Not only does Rosalind put her mind on the script, but she studies the sets, camera, rushes and cuts. Mr. Michael Curtiz, who directed “Roughly Speaking,” said he never had such cooperation and so many helpful, constructive suggestions from a star in all the sixty-three pictures he has directed.
One of Rosalind’s pet phobias is that she will be expected to look young and beautiful at the expense of the story. In the last sequence of “Roughly Speaking” she plays me at the age of fifty-two. When she came on the set her hair was so white and she had so many lines in her face I was horror-stricken. But before I could sound off, she looked at me, and
then in the mirror. “I look much too young,”” she said to the make-up man firmly. “Make the chin sag some more. And lots more lines in the forehead.” I crept dismally off the set and looked into the mirror. She was right! Fortunately, there was nothing they could really do about her eyes, which are very beautiful, so I was really lucky. But it was days before I recovered.
The fact is that Rosalind, like most New Englanders, is a perfectionist. She is exceedingly critical of everything, including—and this is unusual in stars—herself. As I have a jaundiced eye which I can tum inward, this often led to a very frank but bracing exchange of dialogue between us. I remember one night in the projection room when we were looking at rushes which were not as awe-inspiring as we had expected. When they were over, Mr. Curtiz said gloomily, “Well, what has anyone to say?”
“Maybe we should throw the script in the ash can,” I suggested.
“No,” said Rosalind quickly. “It was I who gummed it up.”
There were murmurs of amazement from the others in the room, who were less used to frankness than they were to alibis.
Besides simplicity and honesty, Rosalind’s most outstanding characteristic is her sense of humor. It never flags and it lightens many a weary grind on the set. If there was a piano, she was never too tired to brighten the corner with her torchy rendition of “Old Man River,” or while away the time while the set was being lighted with a little close harmony with the grips. “Democratic person if there ever was one,” was the crew’s decision.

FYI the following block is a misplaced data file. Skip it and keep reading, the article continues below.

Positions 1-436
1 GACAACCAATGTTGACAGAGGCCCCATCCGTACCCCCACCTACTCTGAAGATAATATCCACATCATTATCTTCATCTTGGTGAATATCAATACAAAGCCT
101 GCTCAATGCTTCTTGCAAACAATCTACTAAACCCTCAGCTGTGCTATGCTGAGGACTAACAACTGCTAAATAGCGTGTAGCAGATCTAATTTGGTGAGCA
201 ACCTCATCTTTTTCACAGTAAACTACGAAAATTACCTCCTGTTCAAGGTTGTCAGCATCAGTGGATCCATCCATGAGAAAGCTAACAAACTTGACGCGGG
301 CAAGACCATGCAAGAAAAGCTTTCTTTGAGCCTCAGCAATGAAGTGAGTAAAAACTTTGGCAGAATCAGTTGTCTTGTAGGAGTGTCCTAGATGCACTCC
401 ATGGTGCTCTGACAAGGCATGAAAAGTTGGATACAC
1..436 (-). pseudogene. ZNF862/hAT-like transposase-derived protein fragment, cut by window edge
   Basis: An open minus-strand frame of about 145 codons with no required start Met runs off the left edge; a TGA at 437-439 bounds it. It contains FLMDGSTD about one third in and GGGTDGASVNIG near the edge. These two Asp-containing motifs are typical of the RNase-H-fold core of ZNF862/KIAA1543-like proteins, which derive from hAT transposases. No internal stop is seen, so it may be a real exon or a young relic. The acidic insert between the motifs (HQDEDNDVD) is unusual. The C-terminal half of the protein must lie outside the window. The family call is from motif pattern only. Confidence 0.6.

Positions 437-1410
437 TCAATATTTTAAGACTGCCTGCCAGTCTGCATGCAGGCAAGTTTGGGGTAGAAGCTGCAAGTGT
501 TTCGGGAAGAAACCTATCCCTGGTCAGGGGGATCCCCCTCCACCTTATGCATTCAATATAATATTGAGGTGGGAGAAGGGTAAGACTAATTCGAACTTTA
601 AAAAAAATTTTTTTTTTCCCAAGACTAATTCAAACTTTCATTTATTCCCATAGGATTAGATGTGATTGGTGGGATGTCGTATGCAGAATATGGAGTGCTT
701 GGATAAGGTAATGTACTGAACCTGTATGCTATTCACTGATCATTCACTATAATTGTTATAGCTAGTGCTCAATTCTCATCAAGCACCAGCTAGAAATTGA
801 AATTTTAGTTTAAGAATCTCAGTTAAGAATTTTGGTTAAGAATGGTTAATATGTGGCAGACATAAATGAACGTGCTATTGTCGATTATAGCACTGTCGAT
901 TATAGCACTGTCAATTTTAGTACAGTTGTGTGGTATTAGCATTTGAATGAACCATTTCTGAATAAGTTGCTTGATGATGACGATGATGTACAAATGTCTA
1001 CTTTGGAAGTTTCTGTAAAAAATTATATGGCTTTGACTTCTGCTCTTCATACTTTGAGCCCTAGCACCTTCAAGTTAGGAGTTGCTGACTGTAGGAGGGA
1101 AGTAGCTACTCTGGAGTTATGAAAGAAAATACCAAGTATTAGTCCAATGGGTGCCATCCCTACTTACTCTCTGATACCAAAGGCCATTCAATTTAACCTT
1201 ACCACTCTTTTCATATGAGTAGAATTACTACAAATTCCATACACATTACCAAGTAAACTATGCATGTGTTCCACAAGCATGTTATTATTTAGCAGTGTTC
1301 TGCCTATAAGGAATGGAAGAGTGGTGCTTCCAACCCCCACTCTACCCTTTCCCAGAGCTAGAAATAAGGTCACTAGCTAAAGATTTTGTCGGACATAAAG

Her greatest fault is that she never rests . . . she burns up her energy every minute of every hour. If there were visitors on the set—particularly service men—she’d snatch time between takes to order root beer and have chairs brought for them. She was so interested in them that no matter how shy or awe-struck they were, in no time she’d have them telling her the story of their lives. At noon, after a quick lunch that wouldn’t keep a bird alive, you could hear her in her dressing room typing out letters to her brothers who are fighting, and of whom she is very proud. Then while the hairdresser would be putting the finishing touches to her hair, she’d telephone the order to the grocery man just like any housewife.
In her dressing room, incidentally, beside the pictures of her husband, Major Fred Brisson, and her son, Lance, there is always a gorgeous vase of roses. And there are always roses in her bedroom at home. They are her favorite flowers and I imagine that is why the sequence in “Roughly Speaking,” where she and Jack Carson “break” the market with too many roses and lose the greenhouses on which they have staked their all, touched her deeply. I saw her just after she played the scene and she could hardly talk. Her voice was hoarse and her eyes were red.
“Where did you get that horrible cold?” I said, shocked.
“It’s not that,” she half-sobbed. “But losing all those lovely roses . . . I can’t help bawling.”
Which all goes to show that Rosalind Russell is essentially a human, down-to-earth person. And I think that if the film proves to be a success, it will be because of this—as well as the magnificent performance she gives.
After all, she had to be me. And I was no angel. I was a woman who went barging through life trying to get the best for myself and my kids—making mistakes—usually winding up behind the eightball.
To play a part like that, you have to know people and like them; understand and sympathize with their hopes and struggles. And that’s Rosalind. Not only is she tops as an actress, but more important—as a human being she’s colossal.
It is a quote. PHOTOPLAY MAGAZINE JUNE 1945